The novelist’s magic tool

Sure, sure, Google does yeoman’s service for the hard-pressed fiction writer, but if a few minutes of banging around on the internet won’t get me to the factoid I need, it’s time to get smart and . . . use a library! Ask a professional. The results are magical. For information on Cleveland, the setting of my novel, I turn to the Western Reserve Historical Society and for almost everything else, from treatments of the mentally ill in 1910 (maybe you don’t want to know) to yesterday’s question, normal speed limits in 1910, I accost my friend Melissa, reference wizard of the Knoxville Public Library.

I got my answer: speed limits, when posted, were 10 mph. in cities (lots of horses on the road) and 20-25 mp. in the country. But as the July 2, 1910 Harper’s Weekly article which Melissa found for me warns, tooling along in the 1910’s had its problems: “Legally there is a speed limit of twenty miles an hour in the country districts; but actually there is no limit with the motor-car, once the driver gets away from the cross-roads so dear to the heart of the country constable, ever on the alert for his emolument. In the open country there are no restrictions upon speed except those that the automobilist places upon himself.” . . .[However] “It is awkward to come upon any of these [pedestrians, animals, other vehicles] unawares at twenty-five miles an hour on a narrow country road flanked by ditches, small trees, or banks impossible to drive over.” . . . “To negotiate successfully such a curve at more than twelve miles an hour calls for quick judgment and a good hand at the steering-wheel….”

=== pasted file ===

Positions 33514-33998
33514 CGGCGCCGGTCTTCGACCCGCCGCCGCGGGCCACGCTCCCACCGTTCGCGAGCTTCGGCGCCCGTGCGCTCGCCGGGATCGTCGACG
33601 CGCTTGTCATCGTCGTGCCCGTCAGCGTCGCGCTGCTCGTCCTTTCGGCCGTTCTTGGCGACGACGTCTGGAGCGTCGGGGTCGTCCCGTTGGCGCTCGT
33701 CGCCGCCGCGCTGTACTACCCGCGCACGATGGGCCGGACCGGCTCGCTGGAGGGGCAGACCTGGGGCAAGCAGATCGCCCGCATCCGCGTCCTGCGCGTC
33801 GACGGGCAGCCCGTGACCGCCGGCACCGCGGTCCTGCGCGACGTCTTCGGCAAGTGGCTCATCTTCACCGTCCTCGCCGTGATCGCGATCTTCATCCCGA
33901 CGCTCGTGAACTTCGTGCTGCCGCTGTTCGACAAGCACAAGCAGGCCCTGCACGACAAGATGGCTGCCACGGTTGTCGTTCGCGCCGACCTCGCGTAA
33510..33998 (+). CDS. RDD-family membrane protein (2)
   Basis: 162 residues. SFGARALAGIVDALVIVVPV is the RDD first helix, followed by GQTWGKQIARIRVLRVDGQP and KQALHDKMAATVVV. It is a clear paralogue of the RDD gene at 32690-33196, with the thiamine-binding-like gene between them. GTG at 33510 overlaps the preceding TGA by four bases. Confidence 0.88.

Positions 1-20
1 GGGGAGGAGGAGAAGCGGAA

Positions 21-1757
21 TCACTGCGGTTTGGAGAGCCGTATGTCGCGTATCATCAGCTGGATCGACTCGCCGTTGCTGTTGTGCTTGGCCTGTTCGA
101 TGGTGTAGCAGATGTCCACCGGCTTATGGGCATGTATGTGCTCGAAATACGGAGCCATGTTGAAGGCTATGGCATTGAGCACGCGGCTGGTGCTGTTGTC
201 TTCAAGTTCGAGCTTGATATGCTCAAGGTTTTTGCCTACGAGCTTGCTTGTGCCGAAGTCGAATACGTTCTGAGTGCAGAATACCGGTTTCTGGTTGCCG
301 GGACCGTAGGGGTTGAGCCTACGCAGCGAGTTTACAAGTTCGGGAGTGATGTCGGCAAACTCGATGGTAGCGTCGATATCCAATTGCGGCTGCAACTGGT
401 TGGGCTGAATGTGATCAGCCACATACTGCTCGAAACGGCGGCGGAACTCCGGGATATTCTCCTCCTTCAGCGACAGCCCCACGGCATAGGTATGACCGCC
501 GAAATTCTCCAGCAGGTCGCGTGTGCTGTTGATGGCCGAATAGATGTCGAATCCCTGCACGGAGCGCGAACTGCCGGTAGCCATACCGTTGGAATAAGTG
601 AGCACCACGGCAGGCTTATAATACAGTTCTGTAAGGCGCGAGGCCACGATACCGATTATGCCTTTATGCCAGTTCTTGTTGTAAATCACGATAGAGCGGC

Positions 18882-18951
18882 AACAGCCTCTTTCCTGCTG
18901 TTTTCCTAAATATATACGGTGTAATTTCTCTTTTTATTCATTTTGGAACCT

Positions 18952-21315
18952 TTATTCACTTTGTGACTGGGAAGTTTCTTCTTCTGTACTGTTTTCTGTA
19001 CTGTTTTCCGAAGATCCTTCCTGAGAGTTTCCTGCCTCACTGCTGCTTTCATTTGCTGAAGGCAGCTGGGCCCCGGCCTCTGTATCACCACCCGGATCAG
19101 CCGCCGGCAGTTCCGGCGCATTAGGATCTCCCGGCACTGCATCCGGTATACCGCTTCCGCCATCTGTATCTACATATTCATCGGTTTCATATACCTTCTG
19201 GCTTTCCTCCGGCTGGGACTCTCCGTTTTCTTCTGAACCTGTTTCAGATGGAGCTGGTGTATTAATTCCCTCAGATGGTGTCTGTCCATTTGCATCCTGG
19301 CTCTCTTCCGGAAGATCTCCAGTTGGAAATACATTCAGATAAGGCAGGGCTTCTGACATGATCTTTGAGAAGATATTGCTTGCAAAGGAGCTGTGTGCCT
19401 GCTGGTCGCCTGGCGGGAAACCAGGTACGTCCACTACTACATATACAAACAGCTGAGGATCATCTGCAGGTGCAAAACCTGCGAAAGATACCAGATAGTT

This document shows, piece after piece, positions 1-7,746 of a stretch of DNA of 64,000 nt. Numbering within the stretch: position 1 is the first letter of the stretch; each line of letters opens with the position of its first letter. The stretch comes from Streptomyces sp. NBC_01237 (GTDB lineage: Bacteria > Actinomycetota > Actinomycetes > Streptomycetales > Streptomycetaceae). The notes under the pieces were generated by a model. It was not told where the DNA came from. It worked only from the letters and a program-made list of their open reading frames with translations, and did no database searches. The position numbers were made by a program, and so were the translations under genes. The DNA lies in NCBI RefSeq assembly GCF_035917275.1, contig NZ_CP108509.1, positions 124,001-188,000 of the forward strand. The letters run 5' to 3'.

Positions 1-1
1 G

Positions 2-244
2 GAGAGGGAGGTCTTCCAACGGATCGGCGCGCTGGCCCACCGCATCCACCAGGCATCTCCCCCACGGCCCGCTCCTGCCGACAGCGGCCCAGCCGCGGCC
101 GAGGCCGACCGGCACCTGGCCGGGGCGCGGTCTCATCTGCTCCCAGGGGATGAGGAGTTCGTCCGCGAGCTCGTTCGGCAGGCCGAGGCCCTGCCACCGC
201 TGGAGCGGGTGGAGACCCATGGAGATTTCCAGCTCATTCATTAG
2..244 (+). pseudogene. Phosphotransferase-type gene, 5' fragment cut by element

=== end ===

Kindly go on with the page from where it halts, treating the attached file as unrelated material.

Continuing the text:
Moral . . . If you love to write, love your library.

Pamela Schoenewaldt, historical novels of immigration and the search for self in new worlds: WHEN WE WERE STRANGERS, SWIMMING IN THE MOON, and UNDER THE SAME BLUE SKY (all HarperCollins).

Posted in WWWS

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Sunday, May 6, 2pm reading from latest work at Hexagon Brewing Company, Knoxville, TN.

Thursday, May 10, 6-8 pm presentation on research on the historical novel, Blount County Library, Maryville, TN.

When We Were Strangers, Italian translation, to be presented in Pescasseroli, Italy, August 2018.

Recent Review
“Absorbing and layered with rich historical details, in Under the Same Blue Sky, Schoenewaldt weaves a tender and at times, heartbreaking story about German-Americans during World War I. With remarkable compassion, the author skillfully portrays conflicted loyalties, the search for belonging, the cruelty of war, and the resilience of the human spirit.”—Ann Weisgarber, author of The Promise and The Personal History of Rachel Dupree

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